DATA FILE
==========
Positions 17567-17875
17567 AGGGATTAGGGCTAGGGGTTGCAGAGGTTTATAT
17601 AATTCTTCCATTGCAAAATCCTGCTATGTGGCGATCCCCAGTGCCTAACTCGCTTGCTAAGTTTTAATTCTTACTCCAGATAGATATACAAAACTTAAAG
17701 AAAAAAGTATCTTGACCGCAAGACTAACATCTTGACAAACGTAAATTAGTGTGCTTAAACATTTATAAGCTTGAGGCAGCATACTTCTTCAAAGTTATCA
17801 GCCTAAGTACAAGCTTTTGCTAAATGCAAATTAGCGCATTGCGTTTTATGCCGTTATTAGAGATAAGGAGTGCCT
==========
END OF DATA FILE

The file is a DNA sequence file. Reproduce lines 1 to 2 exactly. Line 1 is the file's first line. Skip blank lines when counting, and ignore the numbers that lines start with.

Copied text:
Positions 17567-17875
17567 AGGGATTAGGGCTAGGGGTTGCAGAGGTTTATAT